Updated So, You’ve Written A Screenplay ‘I’ve written a screenplay, now what?’ is one of the top Google searches that leads writers to this blog. Plus Bang2writers write to me, asking me for ideas on what to do / where to send scripts they’ve written, so I thought it was time I put my thoughts on this in one place, once and for all … Enjoy! 1) Get Some Screenplay Feedback i) Getting it – do peer review You don’t have to pay for this, though you can if you want to. Alternatively, you can do peer review aka a… Read More »I’ve Written A Screenplay. Now What?
For the lovely H who asked last week for my thoughts on rewrites. If you have a query for the blog, leave a comment or send me an email and I’ll get to it as soon as I can.————————————————————————–The thing to remember with your spec scripts is: it’s a work in progress. It’s never finished. You may do three billion drafts of a spec before it gets an option, but chances are you’ll end up doing a billion more AFTER the option. I have never heard of a writer optioning a script and a producer or director making it the… Read More »Approaching Rewrites
Rom Com / Real Life Hell Rom Com was always one of those genres I avoided through my teens and early twenties. Being a Goth, I was way too cool for boy-meets-girl, obviously. Besides which, by 18 I was a total cynic … I had after all been the girl who’d met the boy, then got knocked up and ripped off by him! I’d been left with a broken heart, a wailing baby and a man-hating attitude problem for approximately five years. I was also of the (not unreasonable) belief that post-FOUR WEDDINGS in the late 90’s/early noughties that all… Read More »Welcome To Rom Com Hell: 8 Awful Ways To Write Romantic Comedy
I’ve been seeing A LOT of Red Planet Prize Pitch Docs and Pilot Packages. A lot. One thing that is missing from many is just one thing, though it is admittedly a pretty massive part. And what it is may surprise you. It’s not that the characters don’t seem cool or that the central premise isn’t interesting – let’s have Granny lapdancers! (actually I just made that up). It’s not that the ten pages are rubbish or dialogue does my head in or the pitch doc doesn’t seem *even a little bit* intriguing. Instead, what’s missing is the story itself.… Read More »WHO – WHAT – WHERE – WHEN – WHY?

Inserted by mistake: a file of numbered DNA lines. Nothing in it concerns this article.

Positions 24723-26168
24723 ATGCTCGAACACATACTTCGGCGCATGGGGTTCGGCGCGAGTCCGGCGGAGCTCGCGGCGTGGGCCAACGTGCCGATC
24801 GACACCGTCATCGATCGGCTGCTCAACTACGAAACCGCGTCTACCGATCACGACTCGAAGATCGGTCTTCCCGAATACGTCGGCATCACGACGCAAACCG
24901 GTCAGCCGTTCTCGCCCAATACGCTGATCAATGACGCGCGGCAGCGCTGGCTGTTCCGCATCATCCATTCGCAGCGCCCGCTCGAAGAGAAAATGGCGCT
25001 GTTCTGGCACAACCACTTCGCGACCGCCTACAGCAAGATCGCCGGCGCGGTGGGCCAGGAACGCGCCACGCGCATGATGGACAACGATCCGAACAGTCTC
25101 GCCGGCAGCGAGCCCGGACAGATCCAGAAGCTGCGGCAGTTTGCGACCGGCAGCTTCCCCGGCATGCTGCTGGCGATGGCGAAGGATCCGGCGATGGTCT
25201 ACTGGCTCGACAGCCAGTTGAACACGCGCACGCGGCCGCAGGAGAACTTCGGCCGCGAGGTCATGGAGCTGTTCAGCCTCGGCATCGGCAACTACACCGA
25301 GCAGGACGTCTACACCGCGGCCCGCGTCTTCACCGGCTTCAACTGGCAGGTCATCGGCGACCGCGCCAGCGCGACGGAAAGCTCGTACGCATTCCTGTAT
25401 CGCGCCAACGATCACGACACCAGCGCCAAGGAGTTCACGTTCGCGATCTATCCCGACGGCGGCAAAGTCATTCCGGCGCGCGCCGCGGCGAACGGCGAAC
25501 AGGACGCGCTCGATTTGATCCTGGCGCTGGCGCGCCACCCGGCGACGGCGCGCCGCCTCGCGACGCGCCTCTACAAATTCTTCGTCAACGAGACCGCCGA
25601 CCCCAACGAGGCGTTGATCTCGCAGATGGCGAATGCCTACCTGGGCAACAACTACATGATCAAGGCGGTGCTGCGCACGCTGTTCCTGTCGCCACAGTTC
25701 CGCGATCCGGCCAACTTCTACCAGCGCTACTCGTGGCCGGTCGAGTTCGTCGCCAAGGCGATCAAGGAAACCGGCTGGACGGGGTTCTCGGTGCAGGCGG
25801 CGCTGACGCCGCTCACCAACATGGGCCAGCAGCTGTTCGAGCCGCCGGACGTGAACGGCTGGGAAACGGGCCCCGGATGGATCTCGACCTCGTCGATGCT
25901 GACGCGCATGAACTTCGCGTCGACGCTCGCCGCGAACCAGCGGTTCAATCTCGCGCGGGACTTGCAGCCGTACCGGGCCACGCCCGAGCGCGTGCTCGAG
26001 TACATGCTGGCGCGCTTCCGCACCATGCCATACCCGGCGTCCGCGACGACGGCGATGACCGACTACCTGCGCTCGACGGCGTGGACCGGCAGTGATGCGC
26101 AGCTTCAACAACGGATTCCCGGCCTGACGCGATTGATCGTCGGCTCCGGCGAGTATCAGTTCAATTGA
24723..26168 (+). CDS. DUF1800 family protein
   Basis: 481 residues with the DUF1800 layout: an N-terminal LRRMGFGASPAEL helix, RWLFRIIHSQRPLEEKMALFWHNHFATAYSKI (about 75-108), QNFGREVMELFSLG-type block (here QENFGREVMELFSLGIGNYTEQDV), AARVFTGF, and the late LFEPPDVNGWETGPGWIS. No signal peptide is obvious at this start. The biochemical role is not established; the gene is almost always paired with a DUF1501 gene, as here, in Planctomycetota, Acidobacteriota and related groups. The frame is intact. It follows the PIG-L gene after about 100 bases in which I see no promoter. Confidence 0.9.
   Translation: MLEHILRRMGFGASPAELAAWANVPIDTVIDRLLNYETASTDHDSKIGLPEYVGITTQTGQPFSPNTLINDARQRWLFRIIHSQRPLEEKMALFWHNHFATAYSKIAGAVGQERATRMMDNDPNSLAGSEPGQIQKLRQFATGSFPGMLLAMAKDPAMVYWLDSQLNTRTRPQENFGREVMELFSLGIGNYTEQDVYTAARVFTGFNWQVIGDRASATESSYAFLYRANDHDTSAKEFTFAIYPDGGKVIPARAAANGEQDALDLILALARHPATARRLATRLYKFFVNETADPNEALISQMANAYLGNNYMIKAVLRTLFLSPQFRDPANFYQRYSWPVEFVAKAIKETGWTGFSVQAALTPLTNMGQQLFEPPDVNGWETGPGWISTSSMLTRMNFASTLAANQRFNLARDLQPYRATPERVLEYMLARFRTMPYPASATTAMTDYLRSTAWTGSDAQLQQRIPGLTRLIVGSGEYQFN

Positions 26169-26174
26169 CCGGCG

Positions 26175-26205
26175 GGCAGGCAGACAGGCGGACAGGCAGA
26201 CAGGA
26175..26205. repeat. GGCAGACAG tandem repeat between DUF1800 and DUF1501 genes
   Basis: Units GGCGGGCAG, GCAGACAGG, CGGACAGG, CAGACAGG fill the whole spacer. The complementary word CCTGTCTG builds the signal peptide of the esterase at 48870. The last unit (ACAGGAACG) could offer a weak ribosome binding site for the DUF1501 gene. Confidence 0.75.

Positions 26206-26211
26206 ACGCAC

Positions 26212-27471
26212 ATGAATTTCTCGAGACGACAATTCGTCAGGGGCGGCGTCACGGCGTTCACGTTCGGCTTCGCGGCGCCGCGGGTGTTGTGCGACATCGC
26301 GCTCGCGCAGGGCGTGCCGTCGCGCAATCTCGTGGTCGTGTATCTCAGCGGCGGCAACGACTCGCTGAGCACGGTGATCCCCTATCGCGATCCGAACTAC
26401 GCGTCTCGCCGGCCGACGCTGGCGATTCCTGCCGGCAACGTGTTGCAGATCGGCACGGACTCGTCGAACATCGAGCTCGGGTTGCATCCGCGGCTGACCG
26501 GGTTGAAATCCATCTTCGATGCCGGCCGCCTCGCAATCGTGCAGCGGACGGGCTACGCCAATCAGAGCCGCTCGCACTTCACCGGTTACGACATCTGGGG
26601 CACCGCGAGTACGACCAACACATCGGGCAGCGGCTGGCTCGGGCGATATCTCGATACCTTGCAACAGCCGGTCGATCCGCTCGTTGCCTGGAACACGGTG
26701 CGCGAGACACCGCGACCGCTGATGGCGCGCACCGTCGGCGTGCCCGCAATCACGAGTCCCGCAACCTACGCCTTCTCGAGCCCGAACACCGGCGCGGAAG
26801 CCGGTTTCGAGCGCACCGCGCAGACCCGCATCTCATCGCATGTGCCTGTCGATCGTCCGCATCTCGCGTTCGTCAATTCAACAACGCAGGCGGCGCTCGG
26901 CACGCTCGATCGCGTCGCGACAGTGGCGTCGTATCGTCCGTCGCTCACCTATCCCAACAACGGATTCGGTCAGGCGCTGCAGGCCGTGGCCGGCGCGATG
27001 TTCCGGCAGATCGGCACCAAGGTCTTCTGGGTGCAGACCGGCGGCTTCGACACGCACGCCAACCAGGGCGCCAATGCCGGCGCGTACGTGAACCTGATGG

It’s largely accepted that things change – and get better – as you draft and redraft. I’d be a nutter if I didn’t say that feedback helps one’s writing, not only because I am an actual script reader, but because I have seen my portfolio of specs literally grow and improve thanks to the tireless of efforts of other professional readers I go to, plus of course my beloved Po3ers. Yet sometimes one can go off the boil whilst rewriting. Just as it’s possible to be blind to a particular device’s faults in your script, it is possible to reject… Read More »Sometimes Your First Idea Is The Best One
All About Dramatic Irony Dramatic irony is a tool I see often in produced and published works, but hardly ever in spec scripts or unpublished novels. Recently I was talking with Uber-Agent Julian Friedmann and mentioned how much I love Yves Lavender’s book Writing Drama. Segnor Friedmann replied how much he loves the book’s section on dramatic irony, lamenting the fact that so few screenwriters actually use this fantastic device. His comments really struck a chord, so I think I’ll have a good look at what makes dramatic irony so great. What is Dramatic Irony? First off however, what is dramatic irony? Well, this… Read More »All About Dramatic Irony And Twists In The Tale